POLITICS

The Woman Whose Addiction Story Shook Obama Now Has A Bill In Her Name

Jessie's Law tries to make a patient's addiction history more widely known to his or her physicians.

WASHINGTON -- The young woman whose story of heroin addiction and subsequent death compelled President Barack Obama to sharpen his focus on the epidemic has inspired new legislation in Congress. 

On Wednesday, Sen. Joe Manchin (D-W.Va.) introduced Jessie's Law, a bill named after Jessica Grubb and designed to try to prevent the circumstances that led to her death from occurring elsewhere.

The legislation seeks to make it harder for physicians to unknowingly prescribe large quantities of opioid medication to recovering addicts. It does so by expanding the universe of people who can provide consent for a patient's substance abuse records to be disclosed to their physicians. It also requires the Department of Health and Human Services to develop a standard policy to include a patient's history of opioid addiction in medical records if that consent has been given.

Manchin touted the merits of the legislation during a press conference on Wednesday, saying it was a "common sense" reform in treatment of opioid addicts. "We are going to eliminate that from ever happening again, when the parents and the person who is being cared for both agree that we want this to be known so that we don't end up with something we shouldn't have." But while the senator said he expected large bipartisan support and quick passage, he also seemed to acknowledge that the bill will be met with skepticism by patient privacy advocates who have long argued that a person's medical choices and history are proprietary.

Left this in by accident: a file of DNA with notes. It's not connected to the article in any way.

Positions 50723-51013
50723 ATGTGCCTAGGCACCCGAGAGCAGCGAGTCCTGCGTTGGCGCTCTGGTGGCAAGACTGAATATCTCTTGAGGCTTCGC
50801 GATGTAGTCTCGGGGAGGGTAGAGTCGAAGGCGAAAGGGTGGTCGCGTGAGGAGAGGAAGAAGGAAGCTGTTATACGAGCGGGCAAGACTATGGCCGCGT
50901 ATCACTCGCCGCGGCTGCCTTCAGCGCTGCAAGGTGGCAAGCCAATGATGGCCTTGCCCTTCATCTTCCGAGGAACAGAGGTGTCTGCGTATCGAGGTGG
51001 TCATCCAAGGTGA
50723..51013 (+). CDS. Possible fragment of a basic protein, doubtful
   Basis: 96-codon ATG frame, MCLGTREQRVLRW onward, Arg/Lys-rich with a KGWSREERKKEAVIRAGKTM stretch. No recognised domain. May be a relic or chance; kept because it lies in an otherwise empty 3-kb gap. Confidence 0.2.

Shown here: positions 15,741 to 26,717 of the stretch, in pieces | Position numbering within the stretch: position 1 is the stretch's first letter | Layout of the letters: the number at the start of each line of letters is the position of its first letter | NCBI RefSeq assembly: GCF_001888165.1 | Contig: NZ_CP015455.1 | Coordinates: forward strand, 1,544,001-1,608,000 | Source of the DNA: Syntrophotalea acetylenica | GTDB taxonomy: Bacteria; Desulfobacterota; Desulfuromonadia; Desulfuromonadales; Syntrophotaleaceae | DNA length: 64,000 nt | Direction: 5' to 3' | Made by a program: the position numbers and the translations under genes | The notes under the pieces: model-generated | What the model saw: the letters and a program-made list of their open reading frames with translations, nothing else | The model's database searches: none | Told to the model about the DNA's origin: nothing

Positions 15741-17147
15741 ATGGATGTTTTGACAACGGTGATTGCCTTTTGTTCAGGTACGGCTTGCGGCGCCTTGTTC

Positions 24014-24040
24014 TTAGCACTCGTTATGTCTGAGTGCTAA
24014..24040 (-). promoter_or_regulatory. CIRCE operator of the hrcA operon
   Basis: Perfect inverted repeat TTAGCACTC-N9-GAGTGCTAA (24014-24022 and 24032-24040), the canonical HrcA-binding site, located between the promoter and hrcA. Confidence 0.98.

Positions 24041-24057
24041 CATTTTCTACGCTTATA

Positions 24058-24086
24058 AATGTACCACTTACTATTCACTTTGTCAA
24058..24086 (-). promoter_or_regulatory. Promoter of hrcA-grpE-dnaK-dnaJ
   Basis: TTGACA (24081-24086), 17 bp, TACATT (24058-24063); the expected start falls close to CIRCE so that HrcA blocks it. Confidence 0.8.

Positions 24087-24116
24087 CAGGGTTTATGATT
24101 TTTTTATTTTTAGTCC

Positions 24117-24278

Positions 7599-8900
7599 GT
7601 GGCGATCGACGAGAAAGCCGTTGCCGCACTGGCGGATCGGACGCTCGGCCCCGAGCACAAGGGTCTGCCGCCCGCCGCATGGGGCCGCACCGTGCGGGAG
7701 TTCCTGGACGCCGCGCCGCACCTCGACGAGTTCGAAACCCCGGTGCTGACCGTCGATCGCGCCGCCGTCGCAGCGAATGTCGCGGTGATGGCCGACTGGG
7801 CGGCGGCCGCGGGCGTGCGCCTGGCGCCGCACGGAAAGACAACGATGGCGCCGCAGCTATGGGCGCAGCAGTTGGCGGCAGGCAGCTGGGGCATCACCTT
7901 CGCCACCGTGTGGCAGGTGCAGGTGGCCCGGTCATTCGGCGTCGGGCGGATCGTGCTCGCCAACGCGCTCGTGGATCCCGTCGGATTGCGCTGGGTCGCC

WASHINGTON -- The young woman whose story of heroin addiction and subsequent death compelled President Barack Obama to sharpen his focus on the epidemic has inspired new legislation in Congress. 

On Wednesday, Sen. Joe Manchin (D-W.Va.) introduced Jessie's Law, a bill named after Jessica Grubb and designed to try to prevent the circumstances that led to her death from occurring elsewhere.

The legislation seeks to make it harder for physicians to unknowingly prescribe large quantities of opioid medication to recovering addicts. It does so by expanding the universe of people who can provide consent for a patient's substance abuse records to be disclosed to their physicians. It also requires the Department of Health and Human Services to develop a standard policy to include a patient's history of opioid addiction in medical records if that consent has been given.

Manchin touted the merits of the legislation during a press conference on Wednesday, saying it was a "common sense" reform in treatment of opioid addicts. "We are going to eliminate that from ever happening again, when the parents and the person who is being cared for both agree that we want this to be known so that we don't end up with something we shouldn't have." But while the senator said he expected large bipartisan support and quick passage, he also seemed to acknowledge that the bill will be met with skepticism by patient privacy advocates who have long argued that a person's medical choices and history are proprietary.